For anyone currently living under a rock, or perhaps anyone successfully enjoying what must be peaceful seclusion from Hollywood’s latest product of seizure-inducing visual ecstasy, the recent Blockbuster “Marvel’s The Avengers” has recently passed $1 billion dollars in global box office and continues to, for lack of a better word, smash income records for motion pictures even three weeks after its release.
Building upon previous films centered around a single super hero (Iron Man, Thor, The Incredible Hulk, and Captain America), this steroid infused blockbuster unites all of them under the simple task of saving the world from an alien named Loki, who also happens to be a god.
Under the organization of a cylcloptic Samuel L. Jackson playing head of S.H.I.E.L.D.’s Nick Fury, a team of super humans form the Avengers in order to destroy Loki and his army.
Layered amidst this straightforward narrative are various subplots attempting to join the various back stories of each character brought together to save the world.
Most notable among these back stories is that of Captain America, a super hero experiment brought into existence during World War II who was recently discovered after being frozen for over fifty years.
Visibly lacking in super hero power in relation to his peers (can’t fly like Iron Man, lacks truly superior strength when compared to the Hulk, not a god like Thor) Captain America also lacks true knowledge of the times in which he has been thrust into.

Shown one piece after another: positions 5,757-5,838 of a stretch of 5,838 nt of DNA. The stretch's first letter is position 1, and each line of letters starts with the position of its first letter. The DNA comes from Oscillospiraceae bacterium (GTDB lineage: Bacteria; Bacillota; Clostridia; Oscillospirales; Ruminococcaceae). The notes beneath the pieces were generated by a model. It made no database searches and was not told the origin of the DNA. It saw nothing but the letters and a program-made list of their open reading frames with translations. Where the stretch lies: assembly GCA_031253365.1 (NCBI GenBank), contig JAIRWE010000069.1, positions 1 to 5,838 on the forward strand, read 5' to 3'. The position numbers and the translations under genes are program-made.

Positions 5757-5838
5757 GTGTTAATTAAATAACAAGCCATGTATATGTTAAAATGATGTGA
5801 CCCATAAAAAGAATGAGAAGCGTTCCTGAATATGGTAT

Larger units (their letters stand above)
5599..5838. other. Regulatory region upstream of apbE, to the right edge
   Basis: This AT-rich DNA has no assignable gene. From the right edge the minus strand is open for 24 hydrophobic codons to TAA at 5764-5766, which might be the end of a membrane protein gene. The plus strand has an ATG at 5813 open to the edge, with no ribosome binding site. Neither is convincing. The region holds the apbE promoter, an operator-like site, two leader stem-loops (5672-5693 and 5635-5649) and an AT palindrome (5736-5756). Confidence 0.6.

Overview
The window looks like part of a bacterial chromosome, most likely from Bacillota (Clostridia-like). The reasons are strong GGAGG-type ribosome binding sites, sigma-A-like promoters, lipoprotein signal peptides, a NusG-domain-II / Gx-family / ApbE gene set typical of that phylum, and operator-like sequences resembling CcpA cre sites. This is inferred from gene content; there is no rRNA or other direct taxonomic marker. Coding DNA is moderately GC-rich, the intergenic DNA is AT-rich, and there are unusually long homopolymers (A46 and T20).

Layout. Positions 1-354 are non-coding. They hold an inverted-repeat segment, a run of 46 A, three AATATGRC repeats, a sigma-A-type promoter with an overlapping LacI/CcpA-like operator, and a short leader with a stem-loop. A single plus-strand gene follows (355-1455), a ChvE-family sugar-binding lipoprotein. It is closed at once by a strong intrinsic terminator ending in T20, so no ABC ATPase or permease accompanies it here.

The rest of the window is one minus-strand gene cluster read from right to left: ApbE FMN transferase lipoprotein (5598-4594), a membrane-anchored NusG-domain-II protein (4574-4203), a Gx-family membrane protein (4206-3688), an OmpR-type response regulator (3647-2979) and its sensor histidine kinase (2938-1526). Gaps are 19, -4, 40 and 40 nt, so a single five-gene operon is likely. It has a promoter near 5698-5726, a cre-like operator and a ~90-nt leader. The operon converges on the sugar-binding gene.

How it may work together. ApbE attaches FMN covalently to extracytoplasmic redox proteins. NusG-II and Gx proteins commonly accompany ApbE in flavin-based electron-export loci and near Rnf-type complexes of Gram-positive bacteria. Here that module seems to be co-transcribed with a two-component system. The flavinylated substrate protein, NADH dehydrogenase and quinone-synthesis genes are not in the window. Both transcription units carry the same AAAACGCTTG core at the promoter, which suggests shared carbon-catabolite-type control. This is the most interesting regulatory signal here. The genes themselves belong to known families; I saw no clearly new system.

This position strongly suggests the nostalgic obsession America has with itself. Views of a perfect union united under a common goal of battling evil are quickly fading in light of a highly evolving technological world. Though the promotion of equality for all human beings is, and should, remain the focus of this country, there is no denying a level of distrust among our peers regarding the system of beliefs on which we build our agenda.
However, it appears America may be either ignorant to this fact, or unwilling to accept it. Marvel’s The Avengers supports the latter.
Littered with numerous ideological devices within the framework of the narrative, particularly Captain America himself, the film promotes a wholly American set of morals and beliefs inherently built upon from the Baby Boomer era of post-World War II America.
In reaction to Loki’s status as a god, Captain America shuns this fact as a mere exaggeration of the truth. When Iron Man and Thor embark to fight Loki, a team member cautions Captain America to stay out of the battle due to his inferiority and their status as “gods.” In response, Captain America confidently responds “there’s only one god, and he doesn’t dress like that,” perpetuating the Judeo-Christian tradition upon which this country was built and what dominated the majority of America not fifty years ago.
The opposition of Loki and Thor as good and evil could not more clearly at least suggest a relationship between the Devil and Jesus Christ, with the latter happily joining America to defeat the former. This nostalgic recollection of World War II, a time when good and evil were so clear, harkens a desire to return a time of moralistic certainty that is no longer as clear.
To Captain America, teamwork and leadership are still capable of defeating evil, despite his personal lack of power. And to the filmmakers, America is still capable and responsible for ridding the world of evil and is furthermore able to do so without adapting to the current times.
As is demonstrated by the film, evil still remains a constant threat, but so long as America is around, we will be willing to (again) smash anything that stands in our way.